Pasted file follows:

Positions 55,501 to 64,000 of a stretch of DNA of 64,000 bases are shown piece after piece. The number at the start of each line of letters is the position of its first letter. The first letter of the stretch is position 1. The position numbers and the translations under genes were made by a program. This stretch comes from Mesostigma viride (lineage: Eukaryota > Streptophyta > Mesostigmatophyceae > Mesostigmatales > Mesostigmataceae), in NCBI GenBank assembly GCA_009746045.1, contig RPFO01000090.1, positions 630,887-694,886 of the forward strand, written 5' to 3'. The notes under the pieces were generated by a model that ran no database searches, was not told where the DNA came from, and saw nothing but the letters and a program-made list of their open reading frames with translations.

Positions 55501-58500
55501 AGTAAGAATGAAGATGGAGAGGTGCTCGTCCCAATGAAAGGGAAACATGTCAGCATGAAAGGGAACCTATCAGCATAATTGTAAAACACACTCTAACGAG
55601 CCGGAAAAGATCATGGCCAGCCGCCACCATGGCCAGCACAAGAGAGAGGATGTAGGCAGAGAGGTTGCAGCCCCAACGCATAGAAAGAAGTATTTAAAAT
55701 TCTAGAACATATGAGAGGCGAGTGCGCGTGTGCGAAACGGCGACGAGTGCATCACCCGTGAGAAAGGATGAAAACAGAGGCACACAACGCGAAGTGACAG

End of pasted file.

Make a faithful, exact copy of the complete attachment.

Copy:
Positions 55,501 to 64,000 of a stretch of DNA of 64,000 bases are shown piece after piece. The number at the start of each line of letters is the position of its first letter. The first letter of the stretch is position 1. The position numbers and the translations under genes were made by a program. This stretch comes from Mesostigma viride (lineage: Eukaryota > Streptophyta > Mesostigmatophyceae > Mesostigmatales > Mesostigmataceae), in NCBI GenBank assembly GCA_009746045.1, contig RPFO01000090.1, positions 630,887-694,886 of the forward strand, written 5' to 3'. The notes under the pieces were generated by a model that ran no database searches, was not told where the DNA came from, and saw nothing but the letters and a program-made list of their open reading frames with translations.

Positions 55501-58500
55501 AGTAAGAATGAAGATGGAGAGGTGCTCGTCCCAATGAAAGGGAAACATGTCAGCATGAAAGGGAACCTATCAGCATAATTGTAAAACACACTCTAACGAG
55601 CCGGAAAAGATCATGGCCAGCCGCCACCATGGCCAGCACAAGAGAGAGGATGTAGGCAGAGAGGTTGCAGCCCCAACGCATAGAAAGAAGTATTTAAAAT
55701 TCTAGAACATATGAGAGGCGAGTGCGCGTGTGCGAAACGGCGACGAGTGCATCACCCGTGAGAAAGGATGAAAACAGAGGCACACAACGCGAAGTGACAG